Democratic state Rep. Yadira Caraveo has won the state’s most closely contested and closely watched congressional race this year to become the first representative from Colorado’s new 8th Congressional District.
Republican state Sen. Barbara Kirkmeyer conceded the race Wednesday night.
“Our community showed up and our voices were heard," Caraveo said in a statement after winning the race.
CO-8 stretches from the northern Denver suburbs into Weld county and Greeley. Not only was it the most competitive congressional race in Colorado — essentially a toss-up based on recent election results — it’s also the district with the most Latino residents, making up nearly 40 percent of the population.
“In many ways, the story of my family is the story of this district," Caraveo said in the statement. "My parents immigrated here to afford us a better life. And because of their hard work, I was able to go to college, become a doctor, and live my version of the American Dream. But for too many people in Colorado, that dream has slipped out of reach. Our District deserves a leader who will fight to restore access to the American Dream for working families."
Caraveo is the first Latina to represent Colorado in Congress.
“The possibility of having the first Latina congresswoman from Colorado serve in Congress I think is something that is really motivating people. Also, the fact that this is such a bellwether, I think not just for the state, but for so many of the competitive races across the country, is something that is bringing volunteers from all over Colorado, not just the eighth district,” said Caraveo.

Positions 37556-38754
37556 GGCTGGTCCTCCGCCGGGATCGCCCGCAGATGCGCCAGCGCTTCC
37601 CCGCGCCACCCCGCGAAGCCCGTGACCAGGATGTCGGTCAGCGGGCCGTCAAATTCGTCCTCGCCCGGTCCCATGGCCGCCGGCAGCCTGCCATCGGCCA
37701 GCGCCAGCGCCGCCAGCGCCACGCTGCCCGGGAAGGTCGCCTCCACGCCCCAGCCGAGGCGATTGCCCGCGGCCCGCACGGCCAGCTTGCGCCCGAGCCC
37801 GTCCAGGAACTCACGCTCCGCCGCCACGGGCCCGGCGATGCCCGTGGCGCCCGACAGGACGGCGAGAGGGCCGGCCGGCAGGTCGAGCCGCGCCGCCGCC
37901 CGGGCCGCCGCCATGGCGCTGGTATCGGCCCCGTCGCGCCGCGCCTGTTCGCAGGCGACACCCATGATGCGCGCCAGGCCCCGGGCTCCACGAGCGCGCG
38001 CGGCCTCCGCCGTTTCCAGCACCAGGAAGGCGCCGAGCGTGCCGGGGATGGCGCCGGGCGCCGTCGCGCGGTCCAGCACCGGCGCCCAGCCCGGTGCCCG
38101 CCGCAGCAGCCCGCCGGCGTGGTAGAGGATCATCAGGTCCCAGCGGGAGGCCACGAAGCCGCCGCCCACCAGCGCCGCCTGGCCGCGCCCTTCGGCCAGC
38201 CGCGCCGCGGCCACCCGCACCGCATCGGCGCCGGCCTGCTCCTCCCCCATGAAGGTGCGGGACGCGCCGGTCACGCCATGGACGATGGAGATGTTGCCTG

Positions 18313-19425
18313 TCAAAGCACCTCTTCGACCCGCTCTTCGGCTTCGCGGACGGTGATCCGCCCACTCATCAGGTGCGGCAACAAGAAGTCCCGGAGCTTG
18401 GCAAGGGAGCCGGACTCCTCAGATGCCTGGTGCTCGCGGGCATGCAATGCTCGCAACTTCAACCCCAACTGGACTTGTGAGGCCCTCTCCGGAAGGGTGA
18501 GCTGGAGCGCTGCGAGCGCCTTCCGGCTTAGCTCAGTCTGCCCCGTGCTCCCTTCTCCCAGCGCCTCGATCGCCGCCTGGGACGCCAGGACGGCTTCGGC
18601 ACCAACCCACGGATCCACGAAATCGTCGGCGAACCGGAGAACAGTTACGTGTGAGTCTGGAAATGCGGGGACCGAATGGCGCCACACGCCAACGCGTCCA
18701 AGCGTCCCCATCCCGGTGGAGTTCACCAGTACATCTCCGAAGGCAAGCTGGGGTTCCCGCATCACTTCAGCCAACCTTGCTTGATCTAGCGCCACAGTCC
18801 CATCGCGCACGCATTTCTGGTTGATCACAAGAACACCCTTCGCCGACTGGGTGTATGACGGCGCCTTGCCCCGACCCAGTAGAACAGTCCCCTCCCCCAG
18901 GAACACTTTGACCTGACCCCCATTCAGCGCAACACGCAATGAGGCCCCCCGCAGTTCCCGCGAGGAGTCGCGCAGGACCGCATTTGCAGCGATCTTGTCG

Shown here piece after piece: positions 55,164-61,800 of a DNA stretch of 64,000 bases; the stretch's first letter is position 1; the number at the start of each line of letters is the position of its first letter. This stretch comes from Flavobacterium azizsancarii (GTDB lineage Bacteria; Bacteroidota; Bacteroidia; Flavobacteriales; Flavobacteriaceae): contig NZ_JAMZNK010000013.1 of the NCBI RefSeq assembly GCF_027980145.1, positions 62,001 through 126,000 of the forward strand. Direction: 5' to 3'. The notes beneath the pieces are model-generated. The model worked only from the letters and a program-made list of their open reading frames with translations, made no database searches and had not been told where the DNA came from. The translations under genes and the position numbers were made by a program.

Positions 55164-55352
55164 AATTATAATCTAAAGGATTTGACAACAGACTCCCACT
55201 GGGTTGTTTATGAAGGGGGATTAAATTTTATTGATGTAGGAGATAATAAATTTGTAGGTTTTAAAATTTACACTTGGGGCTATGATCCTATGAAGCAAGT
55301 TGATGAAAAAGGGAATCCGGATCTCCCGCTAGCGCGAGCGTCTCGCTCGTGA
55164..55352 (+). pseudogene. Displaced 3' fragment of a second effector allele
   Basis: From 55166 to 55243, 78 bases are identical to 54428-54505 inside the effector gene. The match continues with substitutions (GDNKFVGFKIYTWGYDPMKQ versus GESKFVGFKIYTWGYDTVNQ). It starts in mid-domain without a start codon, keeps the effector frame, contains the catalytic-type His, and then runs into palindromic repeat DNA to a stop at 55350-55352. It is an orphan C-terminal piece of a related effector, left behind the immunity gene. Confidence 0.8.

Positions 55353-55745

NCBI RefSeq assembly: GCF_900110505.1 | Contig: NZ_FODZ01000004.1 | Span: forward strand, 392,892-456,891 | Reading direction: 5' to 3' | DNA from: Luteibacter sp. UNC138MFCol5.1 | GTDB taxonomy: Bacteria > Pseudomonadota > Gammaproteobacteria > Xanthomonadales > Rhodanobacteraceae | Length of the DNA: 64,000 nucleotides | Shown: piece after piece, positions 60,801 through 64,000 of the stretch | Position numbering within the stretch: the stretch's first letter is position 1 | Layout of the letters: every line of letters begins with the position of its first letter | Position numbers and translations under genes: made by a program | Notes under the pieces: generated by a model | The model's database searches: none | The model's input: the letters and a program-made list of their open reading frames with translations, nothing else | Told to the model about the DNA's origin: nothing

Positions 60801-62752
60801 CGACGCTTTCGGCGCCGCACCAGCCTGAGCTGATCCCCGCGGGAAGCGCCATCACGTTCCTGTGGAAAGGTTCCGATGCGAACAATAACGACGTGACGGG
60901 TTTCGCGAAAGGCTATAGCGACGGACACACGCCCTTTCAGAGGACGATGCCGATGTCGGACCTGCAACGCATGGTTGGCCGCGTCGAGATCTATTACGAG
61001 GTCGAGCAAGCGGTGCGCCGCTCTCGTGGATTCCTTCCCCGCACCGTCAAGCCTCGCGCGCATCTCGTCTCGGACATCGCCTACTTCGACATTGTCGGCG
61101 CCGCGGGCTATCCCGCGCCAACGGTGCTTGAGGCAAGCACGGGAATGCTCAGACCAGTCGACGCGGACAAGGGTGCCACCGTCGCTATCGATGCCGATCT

She is a pediatrician and daughter of Mexican immigrants, and ran on cost of living issues, as well as her support for legal abortion, something Kirkmeyer opposes. Caraveo was one of the sponsors of the reproductive health equity act which codified the right to an abortion into state law.
“I think the biggest piece is recognizing how important it is to have that relationship between a doctor and a patient that is not interfered with by anyone else,” said Caraveo. “Not insurance companies, not drug companies, and certainly not the government.”
“Dr. Yadira Caraveo’s historic election means for the first time ever, working families in Colorado’s 8th Congressional District have a champion in Congress. Dr. Caraveo, the daughter of immigrants, is going to Congress to ensure every family in Colorado’s 8th has the opportunity to pursue the American Dream," DCCC Chairman Sean Patrick Maloney said in a statement after Caraveo's victory was announced Wednesday.
During her four years at the state House, Caraveo has been the legislature’s only physician. She’s used her medical background to push bills on health care issues and has not shied away from sponsoring contentious legislation.
Last year Caraveo sponsored a bill that became law aimed at preventing teens from getting access to highly potent cannabis products. It tightens the rules for a doctor to recommend someone for a medical marijuana card, restricts the amount of high-THC products medical card holders can buy per day and increases purchase tracking, among other things.
She also cosponsored a bill, inspired by the death of Elijah McClain, to limit how the powerful sedative ketamine is used in law enforcement settings.
And in the wake of the COVID pandemic, Caraveo worked on legislation to address health care worker burnout and a diminished workforce, to try to set up a reserve corps and help with student loan relief if people serve in a disaster emergency.
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